Go back and take a look at the .jpg image I attached to my second post. The figure on the left represents a wireless network using a WAP. The lines between the central point and each computer are not wires, but show how the traffic flows in a wireless network using a WAP.

    The figure on the right shows an ad-hoc network. The lines represent how the communication will flow between computers. Notice that there is no central way of authenticating any of the computers or any central point of communcation between computers. They each contact the other computers in the network directly.
     
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  18. phonics3k

    phonics3k Nibble Poster

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    No Bluetooth is more of a replacement for infra-red, but again thats off topic :D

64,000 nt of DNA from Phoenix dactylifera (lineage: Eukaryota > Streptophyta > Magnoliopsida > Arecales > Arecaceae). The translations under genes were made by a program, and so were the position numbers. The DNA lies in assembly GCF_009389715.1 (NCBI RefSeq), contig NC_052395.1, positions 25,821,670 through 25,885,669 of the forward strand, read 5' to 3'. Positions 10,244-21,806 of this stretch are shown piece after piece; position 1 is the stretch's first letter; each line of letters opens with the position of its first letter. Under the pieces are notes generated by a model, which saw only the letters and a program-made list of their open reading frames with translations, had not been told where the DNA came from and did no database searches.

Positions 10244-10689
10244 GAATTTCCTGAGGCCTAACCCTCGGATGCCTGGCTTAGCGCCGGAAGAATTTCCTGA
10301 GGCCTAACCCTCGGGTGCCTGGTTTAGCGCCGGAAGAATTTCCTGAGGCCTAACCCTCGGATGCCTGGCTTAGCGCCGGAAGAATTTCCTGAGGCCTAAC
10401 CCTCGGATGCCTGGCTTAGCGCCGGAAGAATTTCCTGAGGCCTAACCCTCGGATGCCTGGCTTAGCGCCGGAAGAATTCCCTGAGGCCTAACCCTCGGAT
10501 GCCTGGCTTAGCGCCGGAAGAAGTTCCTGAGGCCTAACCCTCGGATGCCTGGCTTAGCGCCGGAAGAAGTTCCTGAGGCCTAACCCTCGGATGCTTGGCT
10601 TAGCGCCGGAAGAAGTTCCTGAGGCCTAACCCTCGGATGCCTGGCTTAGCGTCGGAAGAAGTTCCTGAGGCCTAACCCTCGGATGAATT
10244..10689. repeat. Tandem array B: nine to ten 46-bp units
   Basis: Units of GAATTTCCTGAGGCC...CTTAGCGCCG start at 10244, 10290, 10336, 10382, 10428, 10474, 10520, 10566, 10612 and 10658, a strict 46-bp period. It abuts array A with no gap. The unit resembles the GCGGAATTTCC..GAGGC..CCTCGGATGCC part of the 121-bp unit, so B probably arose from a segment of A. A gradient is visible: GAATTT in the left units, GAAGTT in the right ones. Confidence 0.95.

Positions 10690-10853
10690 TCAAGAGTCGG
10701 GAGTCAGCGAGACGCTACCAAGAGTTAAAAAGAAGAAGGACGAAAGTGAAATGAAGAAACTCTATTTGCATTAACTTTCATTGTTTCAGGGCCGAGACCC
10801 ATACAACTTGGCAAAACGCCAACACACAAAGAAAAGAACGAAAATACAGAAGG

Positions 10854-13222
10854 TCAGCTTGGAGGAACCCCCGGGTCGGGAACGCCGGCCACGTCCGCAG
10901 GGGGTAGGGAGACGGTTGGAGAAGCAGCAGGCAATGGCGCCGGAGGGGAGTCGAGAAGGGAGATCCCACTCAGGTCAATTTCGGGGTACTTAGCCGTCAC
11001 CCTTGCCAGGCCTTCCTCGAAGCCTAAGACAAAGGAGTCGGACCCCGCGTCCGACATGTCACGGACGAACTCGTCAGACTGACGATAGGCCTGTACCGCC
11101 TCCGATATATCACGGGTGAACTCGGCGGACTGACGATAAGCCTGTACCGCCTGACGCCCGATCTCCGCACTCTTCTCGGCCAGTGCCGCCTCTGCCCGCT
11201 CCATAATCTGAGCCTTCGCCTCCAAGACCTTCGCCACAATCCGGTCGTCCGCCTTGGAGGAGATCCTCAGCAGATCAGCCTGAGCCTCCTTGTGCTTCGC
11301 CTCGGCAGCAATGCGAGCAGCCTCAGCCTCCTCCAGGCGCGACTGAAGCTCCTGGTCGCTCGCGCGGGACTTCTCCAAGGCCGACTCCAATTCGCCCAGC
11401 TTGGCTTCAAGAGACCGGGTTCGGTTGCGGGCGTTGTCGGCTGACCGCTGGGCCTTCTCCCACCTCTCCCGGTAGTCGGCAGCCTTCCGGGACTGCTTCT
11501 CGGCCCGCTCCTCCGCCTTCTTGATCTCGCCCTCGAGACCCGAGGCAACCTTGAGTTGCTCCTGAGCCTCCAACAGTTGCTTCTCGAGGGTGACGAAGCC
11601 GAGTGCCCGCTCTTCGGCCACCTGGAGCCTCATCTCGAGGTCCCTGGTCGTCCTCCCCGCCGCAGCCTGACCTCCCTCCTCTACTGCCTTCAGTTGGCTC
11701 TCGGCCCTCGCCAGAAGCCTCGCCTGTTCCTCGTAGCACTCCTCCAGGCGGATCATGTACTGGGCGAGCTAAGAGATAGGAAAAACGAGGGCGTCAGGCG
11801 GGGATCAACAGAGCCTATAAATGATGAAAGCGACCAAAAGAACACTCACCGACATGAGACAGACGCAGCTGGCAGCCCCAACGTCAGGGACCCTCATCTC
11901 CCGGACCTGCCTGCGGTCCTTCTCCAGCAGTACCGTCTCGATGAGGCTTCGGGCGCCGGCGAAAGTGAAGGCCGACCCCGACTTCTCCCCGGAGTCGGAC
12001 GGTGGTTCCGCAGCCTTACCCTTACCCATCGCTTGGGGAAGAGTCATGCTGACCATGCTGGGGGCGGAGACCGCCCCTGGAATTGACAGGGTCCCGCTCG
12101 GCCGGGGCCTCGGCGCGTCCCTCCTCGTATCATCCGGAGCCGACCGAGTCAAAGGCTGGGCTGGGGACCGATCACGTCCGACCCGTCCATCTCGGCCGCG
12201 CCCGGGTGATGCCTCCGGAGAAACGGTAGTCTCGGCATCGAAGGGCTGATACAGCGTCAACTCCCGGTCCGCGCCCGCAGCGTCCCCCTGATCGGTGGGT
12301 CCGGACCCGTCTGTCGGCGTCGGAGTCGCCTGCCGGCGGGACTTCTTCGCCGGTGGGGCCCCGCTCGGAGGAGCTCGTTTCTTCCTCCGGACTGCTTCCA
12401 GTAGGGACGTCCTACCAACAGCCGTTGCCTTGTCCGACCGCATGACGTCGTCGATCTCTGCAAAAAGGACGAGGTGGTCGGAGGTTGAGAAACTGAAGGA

WiFi is just an easy way to share a network where you cant get a wired network or where you dont want to see cables :D

    If anyone thinks differently then please tell me :D
     
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  19. UCHEEKYMONKEY
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    UCHEEKYMONKEY R.I.P - gone but never forgotten. Gold Member

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    Sorry.. just to clarify if you use ad-hoc wireless you can only communicate with one other computer and not the others shown in the diagram because there is no central switch?
     
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  20. ffreeloader

    ffreeloader Terabyte Poster

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    No. Take a look at the diagram on the right again. Pay close attention to each of the lines that represent routes of communication between computers.

    Say the top left computer is CompA. Then name them CompB, C, D, etc, in a clockwise fashion. Are there lines of communication between CompA, CompB, CompC, and CompD? If so why would CompA be only able to communicate with only CompB? Why wouldn't it be able to communicate with C and D also?